A. Witness answered by nodding her head, no.

    Q. Is this candy?

    A. Witness answered by nodding her head.

    Q. Egie used his left thumb and inserted the same to your fingers? (Counsel demonstrating to witness that his left thumb inserted to the fingers of the victim)

    A. The witness answered the question by nodding.

    Q. He did not use his penis but his fingers, is that correct?

    ATTY. ANTONIO:chanrob1es virtual 1aw library

    Your Honor, I believe the mental capacity of witness should be [understood] and I think she cannot understand the question.

    ATTY. PASCUAL:chanrob1es virtual 1aw library

    The witness is presented to . . .

    COURT:chanrob1es virtual 1aw library

    Ask another question.

    ATTY. PASCUAL:chanrob1es virtual 1aw library

    Q. Do you know what is a penis?

    A. The witness answered the question by placing her forefinger vertical her nose.

    Q. Do you know an ant?

    A. Yes, sir. Witness answer by nodding.

    Q. An ant is a big as this (referring to the forefinger).

    A. The witness imitated the defense counsel by raising her forefinger.

    Q. If an ant would bite you, will you say aray?

    A. Witness answered by nodding.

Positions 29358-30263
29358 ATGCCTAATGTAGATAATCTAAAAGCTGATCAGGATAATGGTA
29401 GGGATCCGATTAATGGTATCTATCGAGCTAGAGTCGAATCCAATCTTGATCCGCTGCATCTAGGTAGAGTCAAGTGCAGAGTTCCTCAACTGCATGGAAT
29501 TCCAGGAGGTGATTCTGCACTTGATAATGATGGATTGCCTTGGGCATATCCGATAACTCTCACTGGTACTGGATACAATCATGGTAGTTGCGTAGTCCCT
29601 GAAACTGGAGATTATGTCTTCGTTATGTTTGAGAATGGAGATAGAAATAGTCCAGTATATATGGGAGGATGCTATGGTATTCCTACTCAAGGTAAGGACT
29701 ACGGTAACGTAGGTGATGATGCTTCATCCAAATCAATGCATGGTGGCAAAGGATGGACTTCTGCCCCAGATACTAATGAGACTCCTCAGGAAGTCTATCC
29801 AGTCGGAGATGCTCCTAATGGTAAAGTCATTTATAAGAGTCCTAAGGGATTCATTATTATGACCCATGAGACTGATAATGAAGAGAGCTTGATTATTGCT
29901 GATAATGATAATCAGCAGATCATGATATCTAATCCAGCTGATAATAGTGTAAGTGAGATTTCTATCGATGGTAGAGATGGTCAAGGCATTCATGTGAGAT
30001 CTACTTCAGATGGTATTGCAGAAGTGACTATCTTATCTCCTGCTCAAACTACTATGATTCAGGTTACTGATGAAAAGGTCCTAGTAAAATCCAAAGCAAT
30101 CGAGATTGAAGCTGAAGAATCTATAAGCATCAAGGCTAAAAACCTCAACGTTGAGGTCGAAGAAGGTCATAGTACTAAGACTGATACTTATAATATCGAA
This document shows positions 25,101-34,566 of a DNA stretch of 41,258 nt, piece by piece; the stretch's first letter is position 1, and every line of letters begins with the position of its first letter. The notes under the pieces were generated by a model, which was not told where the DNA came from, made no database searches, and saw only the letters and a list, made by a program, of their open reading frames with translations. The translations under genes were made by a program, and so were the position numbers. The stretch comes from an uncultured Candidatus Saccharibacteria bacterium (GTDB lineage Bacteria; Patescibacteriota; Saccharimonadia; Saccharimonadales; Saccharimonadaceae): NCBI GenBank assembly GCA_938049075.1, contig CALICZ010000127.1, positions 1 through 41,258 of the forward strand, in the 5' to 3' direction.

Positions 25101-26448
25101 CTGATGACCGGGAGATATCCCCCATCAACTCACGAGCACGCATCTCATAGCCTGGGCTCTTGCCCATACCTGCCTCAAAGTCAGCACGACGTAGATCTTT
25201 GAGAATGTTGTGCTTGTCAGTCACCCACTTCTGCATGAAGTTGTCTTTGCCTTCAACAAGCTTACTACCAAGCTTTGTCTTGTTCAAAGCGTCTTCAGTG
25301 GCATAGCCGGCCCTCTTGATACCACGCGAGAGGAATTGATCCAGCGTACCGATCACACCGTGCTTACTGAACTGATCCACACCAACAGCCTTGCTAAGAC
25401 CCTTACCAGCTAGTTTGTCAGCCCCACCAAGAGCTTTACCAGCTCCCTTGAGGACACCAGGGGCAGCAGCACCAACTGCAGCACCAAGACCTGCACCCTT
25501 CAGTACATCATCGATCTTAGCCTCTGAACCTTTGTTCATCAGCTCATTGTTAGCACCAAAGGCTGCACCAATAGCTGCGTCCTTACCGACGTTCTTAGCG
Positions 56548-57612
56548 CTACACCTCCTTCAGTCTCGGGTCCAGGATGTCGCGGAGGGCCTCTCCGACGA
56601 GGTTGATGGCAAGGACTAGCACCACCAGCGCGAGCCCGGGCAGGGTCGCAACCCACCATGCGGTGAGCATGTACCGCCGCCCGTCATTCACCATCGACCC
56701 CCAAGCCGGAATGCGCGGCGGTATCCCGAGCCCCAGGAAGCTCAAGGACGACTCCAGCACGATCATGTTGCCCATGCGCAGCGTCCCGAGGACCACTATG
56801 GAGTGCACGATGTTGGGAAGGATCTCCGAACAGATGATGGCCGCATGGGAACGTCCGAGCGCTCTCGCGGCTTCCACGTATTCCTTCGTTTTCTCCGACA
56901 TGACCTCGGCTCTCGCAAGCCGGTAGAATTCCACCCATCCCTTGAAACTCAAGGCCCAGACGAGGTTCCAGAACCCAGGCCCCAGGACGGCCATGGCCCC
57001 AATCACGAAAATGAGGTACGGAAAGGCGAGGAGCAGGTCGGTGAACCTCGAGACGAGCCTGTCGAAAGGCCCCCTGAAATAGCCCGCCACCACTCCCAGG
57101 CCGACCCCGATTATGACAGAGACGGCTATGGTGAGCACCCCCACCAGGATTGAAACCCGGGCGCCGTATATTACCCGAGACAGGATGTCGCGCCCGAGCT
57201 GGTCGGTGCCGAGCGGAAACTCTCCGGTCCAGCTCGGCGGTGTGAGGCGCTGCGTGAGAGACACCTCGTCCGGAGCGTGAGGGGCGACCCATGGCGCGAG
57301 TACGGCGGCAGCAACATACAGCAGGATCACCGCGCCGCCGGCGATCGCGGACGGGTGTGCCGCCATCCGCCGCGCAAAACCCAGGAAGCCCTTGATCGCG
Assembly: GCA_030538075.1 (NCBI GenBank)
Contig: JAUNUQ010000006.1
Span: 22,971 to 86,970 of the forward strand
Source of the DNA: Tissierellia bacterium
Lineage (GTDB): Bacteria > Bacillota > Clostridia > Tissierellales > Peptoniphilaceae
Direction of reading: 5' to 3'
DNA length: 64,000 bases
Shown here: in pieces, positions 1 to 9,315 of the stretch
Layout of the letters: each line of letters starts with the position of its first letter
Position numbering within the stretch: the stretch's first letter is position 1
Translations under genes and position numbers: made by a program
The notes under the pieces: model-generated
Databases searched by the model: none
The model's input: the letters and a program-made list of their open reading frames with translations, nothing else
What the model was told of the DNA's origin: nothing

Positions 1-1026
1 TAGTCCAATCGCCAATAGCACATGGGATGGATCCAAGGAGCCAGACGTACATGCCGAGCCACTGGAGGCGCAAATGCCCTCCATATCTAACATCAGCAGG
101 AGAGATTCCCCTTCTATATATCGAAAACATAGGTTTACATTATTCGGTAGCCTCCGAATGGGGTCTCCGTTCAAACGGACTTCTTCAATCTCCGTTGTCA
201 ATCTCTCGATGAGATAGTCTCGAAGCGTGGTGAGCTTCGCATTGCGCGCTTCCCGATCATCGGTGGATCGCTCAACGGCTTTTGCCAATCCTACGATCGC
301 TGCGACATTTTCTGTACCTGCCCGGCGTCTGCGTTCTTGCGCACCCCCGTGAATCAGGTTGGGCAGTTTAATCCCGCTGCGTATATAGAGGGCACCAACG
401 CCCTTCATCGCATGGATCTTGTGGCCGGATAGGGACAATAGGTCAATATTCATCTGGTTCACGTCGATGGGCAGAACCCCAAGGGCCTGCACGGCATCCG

Q. When Egie put your hands at your back, [did] you say "aray" ?

    A. Witness answered by nodding and she [imitated] by placing her right leg and upper right leg and upper right arm on the chin and touch one after the other.

    Q. Egie only held your legs, am I right?

    A. The witness touched her legs one after the other.

    Q. He did not insert his [penis] into your vagina?

    A. Witness did not answer the question.

    Q. Do you know what a [penis] looks like?

    A. The witness answer[ed] the question propounded by defense counsel by placing her forefinger vertical her nose.

    Q. Do you know what is a vagina?

    A. Witness pointed with her finger the location of her vagina.

    Q. Egie inserted his fingers into your vagina?

    A. Witness answer[ed] the question by placing her forefinger vertical her nose.

    Q. Is he your father? (Counsel pointing to Fiscal Cortes)

    A. Witness answered by nodding her head.

    Q. And he is Egie (Counsel is referring to Atty. Frederick Aquino).

    A. The witness uttered the words "OH" and placed her forefinger again vertically to her nose.

    ATTY. PASCUAL:chanrob1es virtual 1aw library

    I believe that will be all for the witness, your Honor.

    With respect to the second issue, we agree with the defense that the prosecution failed to establish the identity of the perpetrator beyond reasonable doubt. We have previously held that there is no law stating that a police line-up is essential to proper identification. 25 What is important is the positive identification of the accused as the perpetrator of the crime by the witness in open court.

    However, in the case at bar, the complainant was not able positively to identify appellant in her testimony as the person who committed the crime against her. The question asked by the prosecution was if she knew "Egie," appellant. Appellant Guillermo and the complainant have been neighbors for a long time, their houses several meters apart from each other. In answer to the prosecutions question, complainant naturally nodded her head and even went down the witness stand to touch Appellant.